Dysphagia; Botulinum toxin; Spasticity; Encephalitis
Dysphagia is a dysfunction in normal swallowing characterized by a condition that the food including solids or liquids are not being swallowed correctly. Swallowing is a highly coordinated physiologic event that requires sequential and overlapping movements of the facial, oral, pharyngeal, laryngeal and esophageal muscular apparatus, all culminating in transit of the ingested material and oral secretions from the mouth into the stomach [1]. Oral, pharyngeal, and oesophageal phase characterize the normal swallowing, all of which can be affected resulting in dysphagia. Hence, it can follow a huge of disturbances including oropharyngeal, neurological diseases, and postsurgical disorders. One of the most important structures involved in normal swallowing is the Upper Esophageal Sphincter (UES) which is predominantly regulated by Cricopharyngeus Muscle (CM) action. Among the disorders of swallowing, oropharyngeal dysphagia due to hyperactivity of the CM is the prevalent abnormality. The structure of the CM maintains constant luminal occlusion at rest, but allows relaxation and contraction during swallowing [2]. In treating the dysphagia due to CM hyperactivity, several treatments including mechanical dilatation, pharyngeal plexus neurectomy [3], and surgical myotomy [4] have been proposed with variable benefit. Myotomy of CM is the treatment of choice for the hyperactivity of the UES due to neurologic disorders [5], but it is generally suggested when other interventions have failed. BoNT-A has been widely reported as efficacious therapeutic medical tool for the treatment of dysphagia due to the spasticity of CM [6-8]. However, when using BoNT-A for the treatment of dysphagia, the doses that are commonly injected could result ineffective. The available BoNT-A agents are abobotulinumtoxinA, onabotulinumtoxinA and incobotulinumtoxinA, commercially named Dysport, Botox and Xeomin, respectively. The use of incobotulinumtoxinA high dose in a case of resistant dysphagia due to severe spasm of the UES is reported.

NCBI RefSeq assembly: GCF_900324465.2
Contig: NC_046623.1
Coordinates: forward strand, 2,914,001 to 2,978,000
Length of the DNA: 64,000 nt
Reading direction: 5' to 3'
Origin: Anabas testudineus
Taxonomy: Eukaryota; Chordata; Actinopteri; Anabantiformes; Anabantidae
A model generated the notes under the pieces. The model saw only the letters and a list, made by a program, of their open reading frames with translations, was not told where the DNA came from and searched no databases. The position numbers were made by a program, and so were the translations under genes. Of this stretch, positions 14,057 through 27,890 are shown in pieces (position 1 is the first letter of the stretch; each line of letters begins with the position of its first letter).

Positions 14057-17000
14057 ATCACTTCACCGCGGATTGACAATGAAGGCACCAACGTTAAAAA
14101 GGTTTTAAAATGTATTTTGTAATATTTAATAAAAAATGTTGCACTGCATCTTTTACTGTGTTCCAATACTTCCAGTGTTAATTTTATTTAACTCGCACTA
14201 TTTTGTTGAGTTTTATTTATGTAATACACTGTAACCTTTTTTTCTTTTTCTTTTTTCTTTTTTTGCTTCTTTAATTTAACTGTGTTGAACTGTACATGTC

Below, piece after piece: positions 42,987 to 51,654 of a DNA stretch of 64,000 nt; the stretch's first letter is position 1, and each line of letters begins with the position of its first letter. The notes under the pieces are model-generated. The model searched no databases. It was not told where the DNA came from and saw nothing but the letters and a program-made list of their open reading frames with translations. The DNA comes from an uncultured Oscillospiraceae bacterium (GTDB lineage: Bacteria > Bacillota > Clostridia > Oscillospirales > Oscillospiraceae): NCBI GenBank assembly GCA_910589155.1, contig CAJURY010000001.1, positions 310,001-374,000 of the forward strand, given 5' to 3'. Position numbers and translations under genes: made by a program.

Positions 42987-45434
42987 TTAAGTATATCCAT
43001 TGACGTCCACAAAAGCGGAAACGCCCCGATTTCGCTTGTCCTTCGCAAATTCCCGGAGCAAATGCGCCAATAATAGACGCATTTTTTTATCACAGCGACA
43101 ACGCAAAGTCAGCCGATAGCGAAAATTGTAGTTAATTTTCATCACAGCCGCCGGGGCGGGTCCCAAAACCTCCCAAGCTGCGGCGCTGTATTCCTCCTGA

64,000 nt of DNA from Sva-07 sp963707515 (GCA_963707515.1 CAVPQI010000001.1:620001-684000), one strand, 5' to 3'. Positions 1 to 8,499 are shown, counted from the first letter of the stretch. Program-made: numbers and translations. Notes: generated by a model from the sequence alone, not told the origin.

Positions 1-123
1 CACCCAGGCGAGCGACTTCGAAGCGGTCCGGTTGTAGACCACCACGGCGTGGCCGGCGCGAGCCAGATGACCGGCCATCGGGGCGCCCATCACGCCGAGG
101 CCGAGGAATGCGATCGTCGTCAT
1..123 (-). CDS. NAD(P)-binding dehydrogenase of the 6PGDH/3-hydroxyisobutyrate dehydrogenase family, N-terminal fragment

Case Report